United States Supports Elephant Conservation and Human-Wildlife Conflict Mitigation
The United States Agency for International Development (USAID), in partnership with Elephant Research and Conservation (ELRECO), celebrated the successful completion of its Human Wildlife Conflict Activity on January 29 at the U.S. Embassy.
Development partners and representatives from Liberian government ministries and agencies came together to commemorate the program’s official closing. The Human-Wildlife Conflict Mitigation Activity, funded by USAID, assisted the Government of Liberia’s Forestry Development Authority to mitigate human-wildlife conflict.
Seventy-nine communities across Lofa, Gbarpolu, and Grand Cape Mount counties benefited from the program. For decades, farmers in these forest communities have found themselves in direct confrontation with elephants and other wildlife. Sadly, some of these conflicts have resulted in the death of community residents.
Forest elephants have also been killed in retaliation by angry community dwellers in the past. Over the past two years, the program successfully supported the Forestry Development Authority and impacted communities in mitigating human-wildlife conflicts.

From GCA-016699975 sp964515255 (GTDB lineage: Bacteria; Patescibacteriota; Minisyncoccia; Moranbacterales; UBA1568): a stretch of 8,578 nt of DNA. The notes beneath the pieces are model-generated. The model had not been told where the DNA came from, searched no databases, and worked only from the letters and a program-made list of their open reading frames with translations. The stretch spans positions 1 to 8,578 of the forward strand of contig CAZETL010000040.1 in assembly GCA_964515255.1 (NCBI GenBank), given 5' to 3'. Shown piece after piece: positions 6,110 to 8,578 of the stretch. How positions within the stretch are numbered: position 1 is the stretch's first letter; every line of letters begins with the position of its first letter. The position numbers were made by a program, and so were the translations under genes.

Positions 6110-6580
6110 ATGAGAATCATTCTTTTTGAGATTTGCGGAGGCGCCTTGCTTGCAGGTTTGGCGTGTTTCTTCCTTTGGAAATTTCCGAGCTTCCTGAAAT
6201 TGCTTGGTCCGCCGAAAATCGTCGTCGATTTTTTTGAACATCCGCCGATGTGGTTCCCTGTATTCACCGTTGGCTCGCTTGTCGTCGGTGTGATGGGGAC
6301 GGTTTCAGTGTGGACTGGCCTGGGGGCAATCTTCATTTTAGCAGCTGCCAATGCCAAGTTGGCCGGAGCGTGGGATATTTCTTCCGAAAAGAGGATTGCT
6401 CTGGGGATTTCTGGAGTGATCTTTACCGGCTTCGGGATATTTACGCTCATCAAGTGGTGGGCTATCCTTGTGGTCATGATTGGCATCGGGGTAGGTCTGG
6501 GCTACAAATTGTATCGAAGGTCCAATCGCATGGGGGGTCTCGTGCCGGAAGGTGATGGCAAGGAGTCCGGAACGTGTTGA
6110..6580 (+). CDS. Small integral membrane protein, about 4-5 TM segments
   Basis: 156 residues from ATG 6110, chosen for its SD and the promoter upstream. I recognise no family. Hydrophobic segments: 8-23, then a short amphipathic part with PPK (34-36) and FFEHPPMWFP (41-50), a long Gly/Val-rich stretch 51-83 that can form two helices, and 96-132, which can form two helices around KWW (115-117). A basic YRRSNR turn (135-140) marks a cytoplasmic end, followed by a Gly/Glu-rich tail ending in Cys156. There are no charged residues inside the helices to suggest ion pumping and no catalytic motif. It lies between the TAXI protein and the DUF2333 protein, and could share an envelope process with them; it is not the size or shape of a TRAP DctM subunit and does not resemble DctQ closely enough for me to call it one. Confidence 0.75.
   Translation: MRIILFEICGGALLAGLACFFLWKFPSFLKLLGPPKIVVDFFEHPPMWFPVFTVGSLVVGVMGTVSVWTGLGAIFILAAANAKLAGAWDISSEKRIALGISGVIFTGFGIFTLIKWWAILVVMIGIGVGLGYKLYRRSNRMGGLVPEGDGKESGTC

One of the key achievements of the program is assisting communities to safeguard their farms with practical solutions, thereby mitigating potential conflicts with elephants.
By offering viable alternatives and promoting non-confrontational approaches, USAID helped communities create sustainable solutions for both wildlife conservation and the livelihoods of forest-dependent communities.
USAID/Liberia Mission Director, Mr. Jim Wright, told the assembled group that sustained leadership and commitment is essential to build on these gains so more forest communities can successfully mitigate human-wildlife conflicts.